Knowing the stereotype threat definition helps you guard off any words that may lead to it

Knowing the stereotype threat definition helps you guard off any words that may lead to it

2She’s So Helpful

One of the ways in which organizations can facilitate the promotion of women to positions of more responsibility is by creating opportunities for exposure. Those seldom lie in a support position. When women are viewed as part of the “back office” or the support team, they are less likely to be perceived as leadership material. So although it’s good to appreciate the support of your team members when warranted, if that’s all you do for them, they won’t go as far in their careers as they could.

Solution

Catalyst: When you speak of the women in your team, be specific about their contributions.

In addition: Find real opportunities for every woman on your team to develop and exercise leadership skills regardless of their position. Admins and support staff can be put in charge of leading projects that give them the exposure they deserve. You might be surprised at how people rise to the occasion once you raise your expectations.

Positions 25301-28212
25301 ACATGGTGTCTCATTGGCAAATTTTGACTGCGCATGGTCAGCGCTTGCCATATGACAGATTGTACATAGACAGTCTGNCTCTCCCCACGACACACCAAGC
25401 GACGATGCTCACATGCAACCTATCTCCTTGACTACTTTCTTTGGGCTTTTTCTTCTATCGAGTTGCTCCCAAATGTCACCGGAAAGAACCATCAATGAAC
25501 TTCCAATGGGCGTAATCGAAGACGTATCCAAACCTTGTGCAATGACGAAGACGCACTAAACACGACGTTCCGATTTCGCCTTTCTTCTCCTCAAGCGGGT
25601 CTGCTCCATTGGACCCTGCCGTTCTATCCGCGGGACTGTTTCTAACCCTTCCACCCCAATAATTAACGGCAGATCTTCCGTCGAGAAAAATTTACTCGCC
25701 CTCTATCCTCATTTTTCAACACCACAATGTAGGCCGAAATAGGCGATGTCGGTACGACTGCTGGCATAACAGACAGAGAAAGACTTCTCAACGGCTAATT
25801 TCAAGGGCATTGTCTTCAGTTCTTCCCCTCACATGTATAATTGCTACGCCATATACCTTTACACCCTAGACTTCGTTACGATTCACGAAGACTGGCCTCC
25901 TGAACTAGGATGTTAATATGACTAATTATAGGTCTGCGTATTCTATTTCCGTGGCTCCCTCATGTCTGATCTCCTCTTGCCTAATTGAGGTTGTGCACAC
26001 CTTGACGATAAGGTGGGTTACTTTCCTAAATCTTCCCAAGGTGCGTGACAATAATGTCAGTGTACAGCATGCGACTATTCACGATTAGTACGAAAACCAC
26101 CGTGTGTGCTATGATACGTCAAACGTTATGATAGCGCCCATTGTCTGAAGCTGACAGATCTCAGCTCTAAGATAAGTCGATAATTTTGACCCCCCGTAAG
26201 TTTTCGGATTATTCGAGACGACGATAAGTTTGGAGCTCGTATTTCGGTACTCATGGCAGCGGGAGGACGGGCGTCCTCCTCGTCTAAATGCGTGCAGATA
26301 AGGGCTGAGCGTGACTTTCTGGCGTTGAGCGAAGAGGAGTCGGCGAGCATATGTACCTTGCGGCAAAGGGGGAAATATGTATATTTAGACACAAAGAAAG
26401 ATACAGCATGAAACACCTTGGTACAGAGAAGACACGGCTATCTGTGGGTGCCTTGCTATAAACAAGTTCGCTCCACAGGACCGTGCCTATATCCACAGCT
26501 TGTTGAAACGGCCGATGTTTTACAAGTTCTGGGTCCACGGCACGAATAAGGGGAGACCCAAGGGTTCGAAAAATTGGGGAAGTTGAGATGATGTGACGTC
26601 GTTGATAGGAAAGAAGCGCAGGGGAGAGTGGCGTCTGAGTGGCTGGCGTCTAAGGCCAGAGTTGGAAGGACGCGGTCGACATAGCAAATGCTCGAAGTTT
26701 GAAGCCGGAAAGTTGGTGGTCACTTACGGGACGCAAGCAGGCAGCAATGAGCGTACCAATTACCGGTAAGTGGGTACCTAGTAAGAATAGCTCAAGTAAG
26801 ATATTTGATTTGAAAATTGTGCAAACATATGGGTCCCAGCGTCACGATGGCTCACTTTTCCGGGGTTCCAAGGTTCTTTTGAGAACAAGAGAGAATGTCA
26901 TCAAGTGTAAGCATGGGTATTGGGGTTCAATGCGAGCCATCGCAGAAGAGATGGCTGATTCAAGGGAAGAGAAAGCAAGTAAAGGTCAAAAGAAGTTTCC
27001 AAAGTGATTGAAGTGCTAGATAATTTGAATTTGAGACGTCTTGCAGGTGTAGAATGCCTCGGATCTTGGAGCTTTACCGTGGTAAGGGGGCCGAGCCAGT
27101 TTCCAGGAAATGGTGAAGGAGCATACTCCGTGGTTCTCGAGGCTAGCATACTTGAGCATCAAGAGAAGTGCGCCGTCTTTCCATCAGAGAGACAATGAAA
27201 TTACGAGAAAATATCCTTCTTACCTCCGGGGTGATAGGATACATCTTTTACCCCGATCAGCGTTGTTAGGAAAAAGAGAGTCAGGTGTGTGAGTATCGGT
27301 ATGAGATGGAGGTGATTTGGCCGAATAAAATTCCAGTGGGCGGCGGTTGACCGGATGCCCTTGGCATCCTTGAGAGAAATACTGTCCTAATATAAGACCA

Flip the Script Women

Courtesy Catalyst

3She Gets Overly Emotional

I don’t need to tell you that women tend to be more in touch with their emotions than their male counterparts. Or that often, when we are angry we cry. And although this may be a biological response, both tears and displays of anger in the workplace tend to be frowned upon. When it’s women who are doing either, obviously. The social norm that affects men expects them to exhibit anger, assertiveness, and aggression as part of the attributes of male leadership. Not so much for women.

Solution

Catalyst: Rather than calling her “emotional” take the time to describe to women the consequences of their behavior.

In addition: Help them learn to explain the reason for their tears while they are shedding them, so their audience is aware they are not a sign of weakness, rather a sign of anger, frustration, etc. Help your male employees identify their different responses to anger when expressed by each gender so they understand women can get angry yet be effective leaders.